An Isle of Mystery

When evening began to draw on, we were driving beneath the trees of a wild jungle; arriving soon after at a large lake, we left the carriages. The shores were overgrown with reeds - not the reeds that answer our European notions, but rather such as Gulliver was likely to meet with in his travels to Brobdingnag. The place was perfectly deserted, but we saw a boat fastened close to the land. We had still about an hour and a half of daylight before us, and so we quietly sat down on some ruins and enjoyed the splendid view, whilst the servants of the Takur transported our bags, boxes and bundles of rugs from the carriages to the ferry boat. Mr. Y - -was preparing to paint the picture before us, which indeed was charming.

"Don't be in a hurry to take down this view," said Gulab-Sing. "In half an hour we shall be on the islet, where the view is still lovelier. We may spend there the night and tomorrow morning as well."

"I am afraid it will be too dark in an hour," said Mr. Y - -, opening his color box. "And as for tomorrow, we shall probably have to start very early."

"Oh, no! there is not the slightest need to start early. We may even stay here part of the afternoon. From here to the railway station it is only three hours, and the train only leaves for J ubbulpore at eight in the evening. And do you know," added the Takur, smiling in his usual mysterious way, "I am going to treat you to a concert. Tonight you shall be witness of a very interesting natural phenomenon connected with this island."

We all pricked up our ears with curiosity.

"Do you mean that island there? and do you really think we must go?" asked the colonel. "Why should not we spend the night here, where we are so deliciously cool, and where... "

"Where the forest swarms with playful leopards, and the reeds shelter snug family parties of the serpent race, were you going to say, colonel?" interrupted the Babu, with a broad grin. "Don't you admire this merry gathering, for instance? Look at them! There is the father and the mother, uncles, aunts, and children.... I am sure I could point out even a mother-in-law."

Miss X - -looked in the direction he indicated and shrieked, till all the echoes of the forest groaned in answer. Not farther than three steps from her there were at least forty grown up serpents and baby snakes. They amused themselves by practising somersaults, coiled up, then straightened again and interlaced their tails, presenting to our dilated eyes a picture of perfect innocence and primitive contentment. Miss X - -could not stand it any longer and fled to the carriage, whence she showed us a pale, horrified face. The Takur, who had arranged himself comfortably beside Mr. Y - -in order to watch the progress of his paint-ing, left his seat and looked attentively at the dangerous group, quietly smoking his gargari - Rajput narghile - the while.

"If you do not stop screaming you will attract all the wild animals of the forest in another ten minutes," said he. "None of you have anything to fear. If you do not excite an animal he is almost sure to leave you alone, and most probably will run away from you."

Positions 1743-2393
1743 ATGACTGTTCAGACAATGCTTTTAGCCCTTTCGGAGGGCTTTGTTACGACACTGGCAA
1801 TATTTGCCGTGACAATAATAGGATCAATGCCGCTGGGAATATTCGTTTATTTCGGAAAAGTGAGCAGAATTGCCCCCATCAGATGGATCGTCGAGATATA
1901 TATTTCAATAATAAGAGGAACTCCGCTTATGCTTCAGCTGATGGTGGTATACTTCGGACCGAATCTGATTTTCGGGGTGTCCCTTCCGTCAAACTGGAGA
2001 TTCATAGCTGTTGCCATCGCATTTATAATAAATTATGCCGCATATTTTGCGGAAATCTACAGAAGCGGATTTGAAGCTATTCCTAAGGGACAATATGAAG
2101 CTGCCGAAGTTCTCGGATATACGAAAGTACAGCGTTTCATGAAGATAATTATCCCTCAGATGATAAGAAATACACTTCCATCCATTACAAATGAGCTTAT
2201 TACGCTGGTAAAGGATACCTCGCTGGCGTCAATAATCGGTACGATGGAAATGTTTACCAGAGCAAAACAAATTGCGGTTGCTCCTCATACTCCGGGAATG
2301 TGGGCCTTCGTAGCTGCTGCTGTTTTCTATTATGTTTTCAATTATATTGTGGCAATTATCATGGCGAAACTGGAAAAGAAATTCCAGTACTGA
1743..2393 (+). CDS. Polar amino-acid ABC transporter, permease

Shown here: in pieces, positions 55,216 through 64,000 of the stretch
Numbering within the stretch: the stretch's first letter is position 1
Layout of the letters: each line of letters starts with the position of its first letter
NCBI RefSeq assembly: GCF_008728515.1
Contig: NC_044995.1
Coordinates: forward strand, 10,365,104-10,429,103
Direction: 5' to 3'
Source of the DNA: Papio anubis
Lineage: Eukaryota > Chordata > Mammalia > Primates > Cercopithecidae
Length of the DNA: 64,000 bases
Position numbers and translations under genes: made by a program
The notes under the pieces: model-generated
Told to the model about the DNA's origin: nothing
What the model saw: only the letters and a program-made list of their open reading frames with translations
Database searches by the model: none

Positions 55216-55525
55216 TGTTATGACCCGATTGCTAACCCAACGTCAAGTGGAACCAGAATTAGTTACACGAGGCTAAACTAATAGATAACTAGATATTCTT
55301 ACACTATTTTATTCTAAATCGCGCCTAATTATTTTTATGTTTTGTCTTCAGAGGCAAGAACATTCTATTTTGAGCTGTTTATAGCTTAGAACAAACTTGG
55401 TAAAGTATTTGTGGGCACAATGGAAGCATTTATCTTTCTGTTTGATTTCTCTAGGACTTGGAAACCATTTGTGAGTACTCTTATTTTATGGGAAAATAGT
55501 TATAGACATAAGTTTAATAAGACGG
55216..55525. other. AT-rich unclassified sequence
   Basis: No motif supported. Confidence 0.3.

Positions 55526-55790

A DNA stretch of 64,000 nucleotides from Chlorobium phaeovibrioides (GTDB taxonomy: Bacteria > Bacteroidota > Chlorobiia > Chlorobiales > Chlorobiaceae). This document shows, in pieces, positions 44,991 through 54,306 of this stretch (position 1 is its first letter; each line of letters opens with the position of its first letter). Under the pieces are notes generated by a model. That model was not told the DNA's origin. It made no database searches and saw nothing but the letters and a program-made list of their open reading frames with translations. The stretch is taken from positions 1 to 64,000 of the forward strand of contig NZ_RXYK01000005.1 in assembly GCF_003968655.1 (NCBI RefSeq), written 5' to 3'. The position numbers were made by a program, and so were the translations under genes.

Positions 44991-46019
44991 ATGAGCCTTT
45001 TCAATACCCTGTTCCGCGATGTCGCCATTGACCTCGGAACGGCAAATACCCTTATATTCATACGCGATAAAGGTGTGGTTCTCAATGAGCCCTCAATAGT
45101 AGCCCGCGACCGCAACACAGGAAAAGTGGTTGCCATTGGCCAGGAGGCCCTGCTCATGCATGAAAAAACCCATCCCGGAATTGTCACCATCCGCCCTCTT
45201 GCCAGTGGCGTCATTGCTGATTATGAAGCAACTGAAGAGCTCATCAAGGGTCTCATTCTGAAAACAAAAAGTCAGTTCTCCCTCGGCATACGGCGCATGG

With these words he lightly waved his pipe in the direction of the serpentine family-party. A thunderbolt falling in their midst could not have been more effectual. The whole living mass looked stunned for a moment, and then rapidly disappeared among the reeds with loud hissing and rustling.

"Now this is pure mesmerism, I declare," said the colonel, on whom not a gesture of the Takur was lost. "How did you do it, Gulab-Sing? Where did you learn this science?"

"They were simply frightened away by the sudden movement of my chibook, and there was no science and no mesmerism about it. Probably by this fashionable modern word you mean what we Hindus call vashi-karana vidya - that is to say, the science of charming people and animals by the force of will. However, as I have already said, this has nothing to do with what I did."

"But you do not deny, do you, that you have studied this science and possess this gift?"

"Of course I don't. Every Hindu of my sect is bound to study the mysteries of physiology and psychology amongst other secrets left to us by our ancestors. But what of that? I am very much afraid, my dear colonel," said the Takur with a quiet smile, "that you are rather inclined to view the simplest of my acts through a mystical prism. Narayan has been telling you all kinds of things about me behind my back.... Now, is it not so?"

And he looked at Narayan, who sat at his feet, with an indescribable mixture of fondness and reproof. The Dekkan colossus dropped his eyes and remained silent.

"You have guessed rightly," absently answered Mr. Y - -, busy over his drawing apparatus. "Narayan sees in you something like his late deity Shiva; something just a little less than Parabrahm. Would you believe it? He seriously assured us - in Nassik it was - that the Raj-Yogis, and amongst them yourself - though I must own I still fail to understand what a Raj-Yogi is, precisely - can force any one to see, not what is before his eyes at the given moment, but what is only in the imagination of the Raj-Yogi. If I remember rightly he called it Maya.... Now, this seemed to me going a little too far!"

"Well! You did not believe, of course, and laughed at Narayan?" asked the Takur, fathoming with his eyes the dark green deeps of the lake.

"Not precisely... Though, I dare say, I did just a little bit," went on Mr. Y - -, absently, being fully engrossed by the view, and trying to fix his eyes on the most effective part of it. "I dare say I am too scep-tical on this kind of question."

"And knowing Mr. Y - -as I do," said the colonel, I can add, for my part, that even were any of these phenomena to happen to himself personally, he, like Dr. Carpenter, would doubt his own eyes rather than believe."